Many parents can often be desperate for a diagnosis often thinking that a diagnosis will bring support. Well a diagnosis can open up doors for support within education and social services. However when it comes to the day to day issues that arise when you are living with a child with PDA, support from professionals can be sparse at best and non existent at worst.
Beginning your journey with PDA can be overwhelming for many parents. Where to start and what to read? Unlike a few years ago the internet is full of information on PDA and it really can be mind-blowing. Therefore, for many parents, the support often starts from developing their own knowledge and by joining parent support groups.
To further develop your own knowledge research as much as possible on PDA so that you, the parent, become the expert on this condition. Combine that expertise with the knowledge of your child and you will soon begin to develop a unique and individually tailored framework of strategies. You can achieve this by reading, watching You Tube clips, joining support groups and attending courses or workshops.
What you will ultimately be trying to achieve is to provide your child with a social environment that allows your child to feel in control. An environment that allows your child to thrive and be the best that he or she can be. In the same way that a parent may need to make adaptations in the home for a physically disabled child we also need to make adaptations for our children with PDA.
This can be achieved by reducing demands, disguising demands and presenting demands in an indirect way. Identify any triggers that cause distress and then either remove the trigger or think of a way around that trigger in order to reduce the anxiety. Pick your battles and carefully decide which things are really important and which things can be negotiated or removed altogether. Even non negotiable boundaries may need to be disguised, blamed on a higher power or presented in a non direct manner. You may also need to identify and address any sensory issues that your child may have.
- Being told what to do
- Other people not doing what he wants them to do
- Not being in control of a situation
- Sensory issues
- Personal hygiene
- Transitions e.g. leaving somewhere to go to somewhere else and a pleasant activity coming to an end
The following information should help you address all of these matters.
Useful Websites Packed with Information on PDA
The three published books on PDA
Understanding PDA in Children is an excellent book by P. Chrisite, R.Fidler, Zara Healy and Margo Duncan. It offers insight, strategies, knowledge and lots of helpful information surrounding education.
My Daughter is Not Naughty is my parental account of living with PDA which also contains a lot of strategies and advice around specific areas of difficulty.
Can I Tell You About PDA by P. Christie and R. Fidler is an excellent starter book to learn the basics about PDA. It is also a wonderful resource for family members and siblings.
Don’t have time to read a full book then how about some of these resources?
Strategies by the PDA Society are also full of good and useful advice. PDA Society Strategies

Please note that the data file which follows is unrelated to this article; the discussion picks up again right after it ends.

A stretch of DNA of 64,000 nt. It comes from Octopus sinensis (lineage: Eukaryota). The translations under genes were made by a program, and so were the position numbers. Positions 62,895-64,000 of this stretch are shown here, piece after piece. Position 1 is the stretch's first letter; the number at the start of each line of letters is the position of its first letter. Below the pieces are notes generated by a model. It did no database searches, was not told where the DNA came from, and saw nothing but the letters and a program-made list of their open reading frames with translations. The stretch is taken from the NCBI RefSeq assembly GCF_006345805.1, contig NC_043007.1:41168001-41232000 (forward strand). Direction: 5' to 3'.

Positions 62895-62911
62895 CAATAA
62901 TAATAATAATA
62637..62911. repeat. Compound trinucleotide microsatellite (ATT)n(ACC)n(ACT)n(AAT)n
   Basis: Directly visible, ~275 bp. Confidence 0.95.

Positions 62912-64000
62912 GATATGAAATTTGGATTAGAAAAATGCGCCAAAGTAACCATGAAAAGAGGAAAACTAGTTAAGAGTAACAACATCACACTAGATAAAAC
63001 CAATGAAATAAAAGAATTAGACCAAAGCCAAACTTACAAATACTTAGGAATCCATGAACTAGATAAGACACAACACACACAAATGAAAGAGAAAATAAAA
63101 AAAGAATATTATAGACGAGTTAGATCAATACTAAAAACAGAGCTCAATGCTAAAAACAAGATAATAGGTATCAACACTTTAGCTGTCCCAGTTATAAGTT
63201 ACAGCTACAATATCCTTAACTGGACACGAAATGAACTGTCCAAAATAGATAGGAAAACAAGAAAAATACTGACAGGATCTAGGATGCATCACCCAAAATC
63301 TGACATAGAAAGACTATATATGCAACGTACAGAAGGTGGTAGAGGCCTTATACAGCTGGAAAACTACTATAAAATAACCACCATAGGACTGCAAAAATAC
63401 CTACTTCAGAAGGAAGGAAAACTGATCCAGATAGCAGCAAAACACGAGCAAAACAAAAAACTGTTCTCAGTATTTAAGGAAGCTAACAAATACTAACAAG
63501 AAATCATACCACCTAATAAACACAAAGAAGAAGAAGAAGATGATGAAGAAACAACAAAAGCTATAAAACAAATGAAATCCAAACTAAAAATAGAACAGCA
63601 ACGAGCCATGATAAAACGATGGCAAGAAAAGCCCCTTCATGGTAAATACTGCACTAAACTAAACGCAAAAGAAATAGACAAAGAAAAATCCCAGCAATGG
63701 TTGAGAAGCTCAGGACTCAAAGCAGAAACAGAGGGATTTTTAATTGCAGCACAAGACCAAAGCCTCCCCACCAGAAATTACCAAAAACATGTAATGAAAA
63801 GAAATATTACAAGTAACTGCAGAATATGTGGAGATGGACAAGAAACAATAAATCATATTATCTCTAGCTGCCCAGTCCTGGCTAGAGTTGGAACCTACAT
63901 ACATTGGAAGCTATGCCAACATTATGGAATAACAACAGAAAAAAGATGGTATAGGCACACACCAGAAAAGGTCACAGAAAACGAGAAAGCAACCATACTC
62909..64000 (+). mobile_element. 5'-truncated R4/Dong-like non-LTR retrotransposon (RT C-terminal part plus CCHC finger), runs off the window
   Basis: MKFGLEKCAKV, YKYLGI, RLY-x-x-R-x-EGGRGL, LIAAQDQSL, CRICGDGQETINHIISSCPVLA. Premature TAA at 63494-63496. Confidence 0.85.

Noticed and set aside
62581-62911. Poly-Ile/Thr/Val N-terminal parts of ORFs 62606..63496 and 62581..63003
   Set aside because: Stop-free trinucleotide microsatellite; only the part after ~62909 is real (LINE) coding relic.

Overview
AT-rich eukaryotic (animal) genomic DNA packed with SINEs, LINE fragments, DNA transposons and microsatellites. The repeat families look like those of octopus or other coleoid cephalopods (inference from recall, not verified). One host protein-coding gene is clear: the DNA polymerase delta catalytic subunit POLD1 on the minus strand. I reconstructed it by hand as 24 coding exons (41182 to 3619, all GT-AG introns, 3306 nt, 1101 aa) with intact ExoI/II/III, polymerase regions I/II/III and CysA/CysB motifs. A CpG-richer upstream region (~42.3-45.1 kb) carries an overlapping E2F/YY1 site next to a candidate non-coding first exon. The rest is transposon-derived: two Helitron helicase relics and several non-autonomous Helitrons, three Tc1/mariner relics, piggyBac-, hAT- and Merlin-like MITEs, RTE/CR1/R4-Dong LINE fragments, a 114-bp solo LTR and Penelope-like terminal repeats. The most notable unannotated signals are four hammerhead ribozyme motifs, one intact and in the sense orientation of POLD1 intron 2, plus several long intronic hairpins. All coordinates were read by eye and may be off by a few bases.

Extremely insightful resource on handling meltdowns. Managing Meltdowns by the PDA Society
Excellent document illustrating a different style of communication to use with individuals with PDA.
Excellent website that helps you to identify and appropriately treat any possible sensory issues. Sensory Processing Disorder
The You Tube videos made by Neville Starnes are excellent and provide information about PDA and strategies.
Many parents find the many facebook parent support groups extremely useful and supportive. A concise list of groups can be found here. http://www.pdasociety.org.uk/resources/external-links/blogsandfacebookgroups
The PDA Society also have a discussion forum which may be useful to join in order to chat with other parents but in a more anonymous fashion. http://www.pdasociety.org.uk/forum
The following services offer parent workshops and training but you would need to contact them directly to find out any details of forthcoming events.
The PDA Society also offer a 6 week parenting workshop in different areas of the country and try to keep members informed of this event and others on their webpage and facebook page.
If you wish to receive details of any forthcoming PDA Society 6 week workshops then please get in touch with the PDA Society stating your email, name and address and they will be able to place you on their email list.
Alternatively you may like some one to one support either via the telephone or email. The PDA Society offer this service through their enquiry line.
The following organisations offer consultancy and training for professionals and both involve the expertise of Phil Christie and Ruth Fidler. Parents may be able to privately commission these services in order to provide advice and consultancy with professionals working with their child.
I understand how daunting this may all seem right now, just start with one thing and then try to work your way through. Time for research when you have a child with PDA is certainly not easy at all. Just do what you can when you can.
It is also important to remember that PDA is a spectrum condition meaning that some individuals will be more severely affected by their PDA than others. Some individuals may greatly benefit from small adaptations but for others rather drastic changes may need to be made. There really is no right or wrong or any set way to do things. It is about learning as much as you can. Then taking everything that you have learned and individually tailoring things to your, own and unique, family situation and child.